3. Diocesan or Religious Leaders Initiative when Diocesan or Congregational Leaders identify a need and seek to address it.

PROCESSES

The following processes may happen in consecutive steps or they may take place concurrently. Some processes may have already been attended to e.g. the person may have already participated in a Cross Cultural Education Programme or acquired skills appropriate for this ministry.

Each of the three processes: discernment, consultation and training interact with and inform the other processes. eg information from the consultation or training process may lead to further discernment or, the discernment process may identify training needs.

The time frame may vary for each person but would require several months at least.

The vital point is that all processes are attended to and that information and issues raised in one process are fed back to other relevant processes.

Discernment

Individual: discernment of an individual's call and suitability for this ministry.

People involved in this would include:

the individual concerned

With:

  • a Spiritual Director
  • Congregation representative
  • Ministry Co-ordinator (where applicable)
  • a Reference Group which includes:
    • Indigenous People
    • Religious experienced in Ministry with Indigenous People
    • Person/s who know this person well
    • a facilitator

This process may include formal and informal meetings and make use of various means of communication.

Congregational: Discernment of the Congregation's ability and willingness to be involved in this ministry and its consistency with their charism and current direction.

Consultation

The Consultation is About

the needs of the community
the skills required to meet those needs
any need for further training by the person concerned compatibility of the person with the local Indigenous community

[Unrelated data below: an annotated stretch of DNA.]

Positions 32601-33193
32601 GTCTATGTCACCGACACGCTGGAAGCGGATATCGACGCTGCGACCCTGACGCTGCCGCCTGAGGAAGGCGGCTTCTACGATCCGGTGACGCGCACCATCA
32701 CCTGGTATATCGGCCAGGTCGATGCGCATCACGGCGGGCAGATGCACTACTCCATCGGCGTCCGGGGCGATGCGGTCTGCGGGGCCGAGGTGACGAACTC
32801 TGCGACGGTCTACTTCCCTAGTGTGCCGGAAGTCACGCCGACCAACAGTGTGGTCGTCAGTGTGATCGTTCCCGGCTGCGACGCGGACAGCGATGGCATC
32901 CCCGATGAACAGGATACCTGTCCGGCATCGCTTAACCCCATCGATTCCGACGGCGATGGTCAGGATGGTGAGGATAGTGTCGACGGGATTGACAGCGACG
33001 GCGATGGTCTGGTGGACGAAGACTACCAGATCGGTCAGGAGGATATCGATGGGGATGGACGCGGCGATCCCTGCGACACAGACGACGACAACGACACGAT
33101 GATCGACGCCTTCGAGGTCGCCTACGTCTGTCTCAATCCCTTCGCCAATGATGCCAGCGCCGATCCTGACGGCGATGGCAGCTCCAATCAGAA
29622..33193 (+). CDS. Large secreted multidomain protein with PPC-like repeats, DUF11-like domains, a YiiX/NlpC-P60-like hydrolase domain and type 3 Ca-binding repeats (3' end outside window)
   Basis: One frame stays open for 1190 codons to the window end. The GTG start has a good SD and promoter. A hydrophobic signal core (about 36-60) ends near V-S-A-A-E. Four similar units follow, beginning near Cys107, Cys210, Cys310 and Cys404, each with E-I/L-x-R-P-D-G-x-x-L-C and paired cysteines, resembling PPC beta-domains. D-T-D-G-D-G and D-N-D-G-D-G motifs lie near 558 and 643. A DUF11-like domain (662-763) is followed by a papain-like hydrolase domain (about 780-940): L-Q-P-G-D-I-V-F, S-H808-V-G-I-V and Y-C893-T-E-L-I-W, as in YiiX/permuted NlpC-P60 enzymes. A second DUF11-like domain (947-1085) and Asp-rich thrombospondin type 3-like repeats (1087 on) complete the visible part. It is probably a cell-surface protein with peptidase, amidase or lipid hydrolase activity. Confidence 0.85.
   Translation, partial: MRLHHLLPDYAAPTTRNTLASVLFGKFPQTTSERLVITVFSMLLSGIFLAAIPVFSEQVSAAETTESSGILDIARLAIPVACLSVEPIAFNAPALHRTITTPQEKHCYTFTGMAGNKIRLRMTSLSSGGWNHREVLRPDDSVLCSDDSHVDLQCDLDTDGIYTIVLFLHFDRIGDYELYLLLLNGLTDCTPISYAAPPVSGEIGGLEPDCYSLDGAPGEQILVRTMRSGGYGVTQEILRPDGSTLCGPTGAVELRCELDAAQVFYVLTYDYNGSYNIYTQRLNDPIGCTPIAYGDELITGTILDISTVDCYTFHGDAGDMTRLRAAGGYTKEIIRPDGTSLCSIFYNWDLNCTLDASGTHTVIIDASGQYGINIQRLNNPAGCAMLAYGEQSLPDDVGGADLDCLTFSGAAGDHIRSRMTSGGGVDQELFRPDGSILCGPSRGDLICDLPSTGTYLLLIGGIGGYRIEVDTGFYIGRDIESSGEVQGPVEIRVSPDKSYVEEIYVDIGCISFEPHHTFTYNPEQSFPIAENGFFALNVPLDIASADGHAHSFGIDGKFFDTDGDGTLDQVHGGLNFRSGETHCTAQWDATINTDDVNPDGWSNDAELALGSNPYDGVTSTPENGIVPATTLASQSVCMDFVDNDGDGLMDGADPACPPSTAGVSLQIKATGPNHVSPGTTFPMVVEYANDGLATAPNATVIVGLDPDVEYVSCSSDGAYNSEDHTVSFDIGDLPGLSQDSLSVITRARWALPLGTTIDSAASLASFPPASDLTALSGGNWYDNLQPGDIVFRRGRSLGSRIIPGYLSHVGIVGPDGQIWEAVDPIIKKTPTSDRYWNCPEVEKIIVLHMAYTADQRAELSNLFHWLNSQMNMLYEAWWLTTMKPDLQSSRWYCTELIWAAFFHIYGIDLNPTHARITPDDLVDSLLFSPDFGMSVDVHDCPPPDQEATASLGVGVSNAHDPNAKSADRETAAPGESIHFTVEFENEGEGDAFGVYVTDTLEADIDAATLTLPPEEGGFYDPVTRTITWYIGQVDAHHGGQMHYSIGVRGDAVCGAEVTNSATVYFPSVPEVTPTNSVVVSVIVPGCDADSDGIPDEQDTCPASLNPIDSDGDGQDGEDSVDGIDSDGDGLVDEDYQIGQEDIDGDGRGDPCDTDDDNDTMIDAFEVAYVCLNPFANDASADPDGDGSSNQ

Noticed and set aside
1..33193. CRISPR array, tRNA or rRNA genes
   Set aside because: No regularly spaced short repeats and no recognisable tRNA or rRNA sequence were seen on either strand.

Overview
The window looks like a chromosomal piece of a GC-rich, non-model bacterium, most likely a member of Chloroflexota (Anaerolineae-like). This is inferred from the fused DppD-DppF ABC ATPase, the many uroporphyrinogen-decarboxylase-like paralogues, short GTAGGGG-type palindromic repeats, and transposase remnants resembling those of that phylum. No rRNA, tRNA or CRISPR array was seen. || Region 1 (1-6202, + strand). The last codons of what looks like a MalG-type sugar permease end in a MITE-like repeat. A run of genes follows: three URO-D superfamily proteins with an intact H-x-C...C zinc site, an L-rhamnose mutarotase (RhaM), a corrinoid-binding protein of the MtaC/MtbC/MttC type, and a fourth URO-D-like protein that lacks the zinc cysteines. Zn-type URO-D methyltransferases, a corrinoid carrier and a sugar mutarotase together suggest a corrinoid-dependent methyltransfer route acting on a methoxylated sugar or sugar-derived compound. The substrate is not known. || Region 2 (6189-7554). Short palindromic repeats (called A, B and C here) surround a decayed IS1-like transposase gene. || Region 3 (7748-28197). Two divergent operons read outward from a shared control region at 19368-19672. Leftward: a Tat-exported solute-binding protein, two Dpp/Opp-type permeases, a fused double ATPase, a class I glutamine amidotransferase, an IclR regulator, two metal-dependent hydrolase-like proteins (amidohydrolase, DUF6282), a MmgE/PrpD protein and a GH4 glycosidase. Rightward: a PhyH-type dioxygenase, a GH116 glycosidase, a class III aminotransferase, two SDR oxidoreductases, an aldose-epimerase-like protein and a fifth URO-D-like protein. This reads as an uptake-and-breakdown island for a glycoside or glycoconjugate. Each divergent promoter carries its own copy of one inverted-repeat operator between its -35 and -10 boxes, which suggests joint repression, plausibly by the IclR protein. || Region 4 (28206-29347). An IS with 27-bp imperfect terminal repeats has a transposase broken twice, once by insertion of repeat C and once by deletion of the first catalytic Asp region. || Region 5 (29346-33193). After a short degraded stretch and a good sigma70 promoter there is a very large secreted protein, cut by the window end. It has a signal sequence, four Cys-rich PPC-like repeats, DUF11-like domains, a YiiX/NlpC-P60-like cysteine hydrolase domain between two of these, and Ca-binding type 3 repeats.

and involves

    • the Indigenous Community concerned
    • the person interested in the Ministry
      • this presumes a period of immersion with the community
    • Congregational / Diocesan Leaders / Co-ordinators
    • the employing agency e.g. CEO, Health Service, Diocese
    • Diocesan / Congregation Indigenous Committee where applicable - other relevant agencies in the area
    • Religious who currently work or previously worked in the area
Ongoing Formation

The person intending to enter this Ministry may well have attended to some or all of the necessary formation and training.

Ongoing formation will be required to attend to any of the following areas not covered by the person's previous education and experience.

Cross Cultural Education

this is considered to be mandatory to address
knowledge about Indigenous history, culture and communication styles
appreciation of Indigenous culture and spirituality
understanding of the dynamics of cross cultural situations

(Cross Cultural Education is available at the Centre for Justice and Spirituality, Brisbane, and Nungalinya College, Darwin)

Theology which includes a current theology of mission and which addresses cross cultural mission

Spirituality which includes reflection upon one's current reality

Skills

Required skills as identified in the Discernment and Consultation phases.
Coping skills for dealing with the everyday realities of cross cultural ministry, isolation and lack of support structures

Review and Evaluation

Processes of review and Evaluation need to be understood as integral to this ministry and undertaken at regular intervals. They may well include the processes of discernment, consultation and outcome, outlined above.

OUTCOMES

Option for Ministry with Indigenous People

In the case of a decision to proceed with an appointment to Ministry with Indigenous People a Formal Agreement is negotiated, or formalised if already negotiated in the process of consultation. This involves all parties:

  • Indigenous Community
  • Employing agency (e.g. CEO, Diocese)
  • Individual and Congregation

The Formal Agreement will include:

  • Term of appointment
  • Remuneration and leave
  • Accountability
  • Support structures
  • Inservice
  • Monitoring and review Processes
  • Dispute resolution
Alternative Option

At any stage in any of the processes outlined above it may become clear that the person concerned is not suitable for this ministry and they may choose, or be encouraged to consider another ministry, further formation or personal renewal.

It may also be the case that the Congregation is not able to meet the need at this time or in these circumstances.